Larry Kirkpatrick

A Positive Place on the Web for the Third Angel's Message

Last One In Turn on the Lights

Scotsman Eric Liddell traveled to Paris to participate in the Olympic Games in 1924. Liddell was both a runner and a devout Protestant Christian. The 100 meters was his intended event but that contest had been scheduled to take place on a Sunday--a day Liddell was convinced was the Sabbath. Liddell was determined to remain true to conviction. Rather than "break the Sabbath" by competing on Sunday, instead he ran in the 440 meters, won, and set an Olympic record. And yet, his deepest ambition was to be a missionary. He went to China in 1925, in 1932 was ordained a minister, and accomplished fruitful work for Jesus until he died in 1945 in a Japanese internment camp.

Liddell said, "When I run, I feel His [God's] pleasure." He also said, "It has been a wonderful experience to compete in the Olympic Games and to bring home a gold medal. But since I have been a young lad, I have had my eyes on a different prize. You see, each one of us is in a greater race than any I have run in Paris, and this race ends when God gives out the medals."

Contrast Liddell's values with this tweet which appeared on Twitter 48 hours before I first preached this in February 2018:

"Dear kids: I'm a Baby-Boomer. We are getting old. But at least we had sex, drugs, and rock & roll. Seems like millennials have moral panics, workshops, and grievance circles. Time to rebel! xxMom."

This person seems to be saying to the younger generation, "Lighten up and join us in another useless round of hedonism."

God always has something better. Paul, in Colossians 1:16, in speaking of Jesus, tells us "all things were created through Him and for Him." Liddell was right. Every one of us is brought into being for a purpose. There is a greater contest than an Olympic race. We are not made for hedonism but for Jesus. When we run Jesus' race, we will feel His pleasure.

A World in Need

Some people openly doubt the Bible's teachings about the end-time. The way they understand it, Christians are offering a solution to a non-existent problem. They think that there is no impending judgment or time of emergency during which God's people demonstrate His goodness by victorious living.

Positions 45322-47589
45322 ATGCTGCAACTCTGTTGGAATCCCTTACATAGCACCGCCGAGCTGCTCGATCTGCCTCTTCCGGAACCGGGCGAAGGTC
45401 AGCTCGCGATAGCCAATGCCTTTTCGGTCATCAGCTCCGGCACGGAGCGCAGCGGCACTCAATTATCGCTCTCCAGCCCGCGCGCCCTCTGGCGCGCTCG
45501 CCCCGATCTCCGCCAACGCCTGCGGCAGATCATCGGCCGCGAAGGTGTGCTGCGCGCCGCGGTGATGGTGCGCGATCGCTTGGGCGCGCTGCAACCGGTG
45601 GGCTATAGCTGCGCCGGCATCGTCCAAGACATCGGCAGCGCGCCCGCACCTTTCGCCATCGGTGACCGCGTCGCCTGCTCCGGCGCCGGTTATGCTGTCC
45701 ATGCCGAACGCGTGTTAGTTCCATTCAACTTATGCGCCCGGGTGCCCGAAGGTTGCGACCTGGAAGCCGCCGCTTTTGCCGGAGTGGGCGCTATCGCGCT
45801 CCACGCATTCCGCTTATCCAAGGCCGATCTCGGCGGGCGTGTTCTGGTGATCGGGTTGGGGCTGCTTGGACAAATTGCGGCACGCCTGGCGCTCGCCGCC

Contrary to that, our Lord Jesus calls us to a supremely important mission: to show the watching universe it needs Jesus and that those who find Him can be totally changed. In Jesus' strength humans can live without sinning.

Listen again to the apostle Paul:

Do not participate in the unfruitful deeds of darkness, but instead even expose them; for it is disgraceful even to speak of the things which are done by them in secret. But all things become visible when they are exposed by the light, for everything that becomes visible is light. For this reason it says, "Awake, sleeper, And arise from the dead, And Christ will shine on you" (Ephesians 5:11-14).

God calls this generation to abandon abandonment, to make a choice, to stop adding acts of evil to this world. God is calling His children not only to not do evil, but to expose evil.

Expose it? Can He possibly mean that? Does He actually want us to call it out? Wouldn't that be out of sync with the times! Tolerance is the 2018 keyword; be inclusive! Anything and everything goes; all is good; nothing is evil; light is darkness and darkness is light.

Only, actually, God is calling us to abandon evil. He is calling us to identify and expose deeds of darkness. Things become visible when they are exposed by the light. And how is that to happen? God could blast messages to every sinner brain right now. He could force everyone to hear and perceive a message: "I am a rightdoing God and you are a wrongdoing human. You have sinned against Me. Admit your guilt or I'll fry you starting in five seconds." He could. But He chooses not to work that way.

Instead, He communicates truth through prophets and Bible writers, through inspired men and women who hear His voice and declare His Word, whether people will agree and live by it, or not. How do we know what truth is? God reveals what is otherwise inaccessible to us. We can measure and investigate in the natural world; but our knowledge is incomplete. If our vision and our knowledge limited, how then do we know what is true and what is false?

Autonomous Reason or Submitted Belief?

We humans are ready to make our reasoning the measure. "I think, therefore I am." Descarte set the fatal pattern in 1637 centuries ago. Since then basic certainty is not centered on God but on man. After Descarte, the subject, man, is seen as essentially autonomous. Its all about what humans think. Joseph Boot observes:

As heirs of this method, people today have gradually lost any real certainty, even with respect to the nature of man himself. . . . any method putting the reach of the rational faculty of sinful man in the place of final authority and judgment is making a huge faith commitment, and a highly destructive one (Boot, Gospel Witness, loc. 739).